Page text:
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    Although that is a good theory, I distinctly remember the epoxy changing color as I mixed it. The proper color change during mixing is a very good indicator that all is well.

    After reading Bmonagle's post I did a test with 30 minute epoxy. In a 1 oz cup I measured 2.5 ML of resin that weighed .003 kg and 2.5 ML of hardener that weighed .004 kg. I mixed it well for 3 minutes. After 35 minutes it was as hard as a rock.
     
  12. Jan 15, 2020 #12

    deangelo54

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    Your posts led me in a good direction concerning weight and volume. When I did the test I mentioned in my post on 1-14-20 at 9:17 PM both weight and volume came into play. I just ordered 100 one ounce measuring cups similar to the one I used for the test. The cups only cost $1.29 but shipping was $7.99. It's worth 93 cents a cup to get it right. Thanks for your inputs.
     
  13. Jan 16, 2020 #13

    jqavins

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    Well, there's your problem! That printer paper shield seems like a good idea, but you got printer cooties in the epoxy, which poisoned the hardening reaction.

    Seriously though, measuring by mass is always better than by volume whenever practical. From the kitchen to the rocket bench to the foundry, mass rules.
     
  14. Jan 17, 2020 #14

    deangelo54

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    From reading other posts and some YouTube videos there are those that agree to go by mass not volume. Then there are those that say go by volume. When I did my test (see my Tuesday 9:17 pm post.) I went by volume at the epoxy was hard as a rock in 35 minutes.

    What is the rationale for using mass as a guideline instead of volume?
     
  15. Jan 17, 2020 #15

    jqavins

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    I didn't mean to say that volume is not OK. In many cases it's very nearly as good, so nearly as not to matter. But mass is always good if you can do it, where volume is only usually good.
    • With some items (not so much with epoxy) density can vary. Mass by definition is the fundamental measure of "how much stuff" and does not depend on density.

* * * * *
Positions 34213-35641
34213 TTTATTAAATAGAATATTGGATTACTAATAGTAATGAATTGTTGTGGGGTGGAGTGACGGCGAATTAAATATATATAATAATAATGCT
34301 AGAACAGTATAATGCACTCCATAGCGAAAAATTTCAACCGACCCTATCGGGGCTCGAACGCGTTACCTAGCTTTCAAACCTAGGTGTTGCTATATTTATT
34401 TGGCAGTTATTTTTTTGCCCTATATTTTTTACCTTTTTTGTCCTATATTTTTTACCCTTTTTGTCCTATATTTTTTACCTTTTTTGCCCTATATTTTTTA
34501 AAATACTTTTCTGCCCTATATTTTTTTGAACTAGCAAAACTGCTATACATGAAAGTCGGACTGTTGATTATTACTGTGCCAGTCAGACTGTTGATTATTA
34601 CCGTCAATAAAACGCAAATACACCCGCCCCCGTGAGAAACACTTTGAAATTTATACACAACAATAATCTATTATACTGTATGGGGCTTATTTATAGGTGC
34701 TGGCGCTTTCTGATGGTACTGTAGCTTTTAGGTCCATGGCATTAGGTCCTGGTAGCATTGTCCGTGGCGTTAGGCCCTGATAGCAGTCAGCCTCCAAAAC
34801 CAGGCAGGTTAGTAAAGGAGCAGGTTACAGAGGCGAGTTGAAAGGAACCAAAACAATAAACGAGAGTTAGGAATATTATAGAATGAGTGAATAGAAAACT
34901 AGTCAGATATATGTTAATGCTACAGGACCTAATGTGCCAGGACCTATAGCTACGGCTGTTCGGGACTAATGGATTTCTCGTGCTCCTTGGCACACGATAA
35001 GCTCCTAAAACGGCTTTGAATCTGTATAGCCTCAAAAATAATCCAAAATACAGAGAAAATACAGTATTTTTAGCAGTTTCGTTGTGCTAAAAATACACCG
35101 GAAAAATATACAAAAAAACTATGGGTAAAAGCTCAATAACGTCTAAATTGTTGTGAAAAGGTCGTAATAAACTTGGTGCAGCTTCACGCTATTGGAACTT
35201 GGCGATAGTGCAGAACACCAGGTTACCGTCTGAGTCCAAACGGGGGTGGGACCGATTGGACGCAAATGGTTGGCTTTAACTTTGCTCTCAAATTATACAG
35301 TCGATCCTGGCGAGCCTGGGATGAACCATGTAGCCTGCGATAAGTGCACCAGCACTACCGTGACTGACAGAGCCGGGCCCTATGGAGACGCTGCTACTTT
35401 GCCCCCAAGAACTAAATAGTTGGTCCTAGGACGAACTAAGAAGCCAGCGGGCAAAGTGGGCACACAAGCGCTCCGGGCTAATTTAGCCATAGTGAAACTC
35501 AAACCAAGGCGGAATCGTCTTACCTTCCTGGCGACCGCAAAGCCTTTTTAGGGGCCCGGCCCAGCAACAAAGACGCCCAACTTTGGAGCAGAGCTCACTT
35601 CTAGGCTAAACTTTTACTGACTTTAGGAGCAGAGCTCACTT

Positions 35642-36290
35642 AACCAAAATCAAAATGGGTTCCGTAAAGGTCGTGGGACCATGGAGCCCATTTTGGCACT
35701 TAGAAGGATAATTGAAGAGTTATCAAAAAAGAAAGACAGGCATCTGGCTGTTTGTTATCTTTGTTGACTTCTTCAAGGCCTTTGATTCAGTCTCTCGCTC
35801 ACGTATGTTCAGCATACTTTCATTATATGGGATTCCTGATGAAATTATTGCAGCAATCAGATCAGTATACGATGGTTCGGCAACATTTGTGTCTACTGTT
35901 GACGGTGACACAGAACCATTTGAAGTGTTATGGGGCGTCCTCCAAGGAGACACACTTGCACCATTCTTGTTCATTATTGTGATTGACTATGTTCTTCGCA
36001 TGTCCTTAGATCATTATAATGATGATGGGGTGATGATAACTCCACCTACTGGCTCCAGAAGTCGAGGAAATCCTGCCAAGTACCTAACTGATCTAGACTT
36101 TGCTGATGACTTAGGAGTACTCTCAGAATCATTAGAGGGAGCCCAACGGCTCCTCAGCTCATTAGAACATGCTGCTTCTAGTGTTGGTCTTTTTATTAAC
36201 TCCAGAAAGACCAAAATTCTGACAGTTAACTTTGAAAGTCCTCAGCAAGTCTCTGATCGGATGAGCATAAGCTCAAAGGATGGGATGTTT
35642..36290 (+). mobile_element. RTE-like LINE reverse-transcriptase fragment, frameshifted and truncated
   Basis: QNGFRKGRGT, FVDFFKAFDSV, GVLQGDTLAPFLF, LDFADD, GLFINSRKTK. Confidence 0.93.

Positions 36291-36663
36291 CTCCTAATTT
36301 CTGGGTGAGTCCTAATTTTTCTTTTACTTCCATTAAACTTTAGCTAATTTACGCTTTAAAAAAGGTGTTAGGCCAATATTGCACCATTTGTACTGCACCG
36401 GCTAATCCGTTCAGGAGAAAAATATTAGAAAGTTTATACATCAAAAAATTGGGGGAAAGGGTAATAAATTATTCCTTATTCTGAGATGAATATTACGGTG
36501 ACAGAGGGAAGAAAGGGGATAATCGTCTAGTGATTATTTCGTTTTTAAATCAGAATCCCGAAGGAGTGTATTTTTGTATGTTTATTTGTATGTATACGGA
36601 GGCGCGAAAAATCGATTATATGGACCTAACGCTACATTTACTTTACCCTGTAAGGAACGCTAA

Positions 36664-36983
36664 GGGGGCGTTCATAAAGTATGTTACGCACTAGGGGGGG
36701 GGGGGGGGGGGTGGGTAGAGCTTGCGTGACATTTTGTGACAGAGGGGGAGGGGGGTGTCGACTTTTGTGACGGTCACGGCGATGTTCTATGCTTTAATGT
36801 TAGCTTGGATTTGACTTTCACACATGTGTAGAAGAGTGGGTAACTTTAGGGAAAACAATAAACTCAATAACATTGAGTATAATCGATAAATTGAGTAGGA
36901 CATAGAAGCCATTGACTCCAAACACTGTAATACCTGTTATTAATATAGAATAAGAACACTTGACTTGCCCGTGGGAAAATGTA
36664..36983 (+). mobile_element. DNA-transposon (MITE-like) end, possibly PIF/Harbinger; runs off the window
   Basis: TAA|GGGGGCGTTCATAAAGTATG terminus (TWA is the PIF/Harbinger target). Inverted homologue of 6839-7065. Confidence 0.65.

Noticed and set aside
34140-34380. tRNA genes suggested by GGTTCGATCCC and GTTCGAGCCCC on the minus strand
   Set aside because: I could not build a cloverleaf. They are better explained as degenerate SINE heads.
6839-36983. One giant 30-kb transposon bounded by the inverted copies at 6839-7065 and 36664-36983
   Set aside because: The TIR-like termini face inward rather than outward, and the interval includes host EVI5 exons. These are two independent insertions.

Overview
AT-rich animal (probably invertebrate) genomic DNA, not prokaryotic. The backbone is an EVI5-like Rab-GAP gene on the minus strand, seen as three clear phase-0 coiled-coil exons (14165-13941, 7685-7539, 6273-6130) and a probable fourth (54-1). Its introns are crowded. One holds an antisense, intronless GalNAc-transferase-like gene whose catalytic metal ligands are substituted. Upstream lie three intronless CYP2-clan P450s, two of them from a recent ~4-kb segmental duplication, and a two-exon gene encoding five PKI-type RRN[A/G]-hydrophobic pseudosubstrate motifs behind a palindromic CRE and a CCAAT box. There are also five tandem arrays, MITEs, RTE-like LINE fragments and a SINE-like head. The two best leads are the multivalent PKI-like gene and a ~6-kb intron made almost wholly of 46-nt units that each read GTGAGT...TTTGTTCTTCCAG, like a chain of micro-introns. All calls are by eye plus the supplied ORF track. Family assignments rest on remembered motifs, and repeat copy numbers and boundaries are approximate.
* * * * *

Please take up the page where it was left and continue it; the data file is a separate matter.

• Some things, (like very thick, viscous liquids, irregular solids, etc.) are difficult to measure accurately by volume, but their mass is their mass no matter their shape.
    Of course, when the directions are given using volume, and you're able to measure the volume with sufficient accuracy and precision, then use volume it'll be OK. When the directions give mass, then use mass and be glad.
     
  16. Jan 17, 2020 #16

    prfesser

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    Going by mass is the accurate way...but you need the actual densities of the resin and hardener, or the mass ratio of the two. The SDS usually gives the density.

    Some hardener I got from FiberGlast gave both the volume ratio and the mass ratio. Different densities for the two components, so the two ratios were significantly different.
     
  17. Jan 17, 2020 #17

    deangelo54

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    The good new is that I gathered some decent data from my test. I have volume and weight documented. If I repeat the conditions I should be good to go. The measuring cups I ordered came in today so the build will go back into production mode this weekend.

    For you scientist out there, here is a great video on Mass, Density and Volume. As you will see, all three are related.

    As a matter of fact, we are rocket scientists. LOL. Thanks for the inputs. Wish me luck with the build.
     
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  18. Jan 27, 2020 at 3:08 PM #18

    deangelo54

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    I think I am back on track with using epoxy. I just got some Bob Smith Industries 30 epoxy.
    I used a measuring cup so that I make sure I use equal amounts of resin and hardener.
    I found that the longer I mix it the shorter the working time. I started doing the filets on the Lil Diter. I mixed the epoxy in the measuring cup for 45 seconds. That seems to work fine.

    I know we talked about volume versus weight. The directions on the BSI bottle specifically state to go by volume. As bmonagle stated, the densities are close enough that you can also go by weight.

    Thanks everyone for your inputs. They were all very helpful.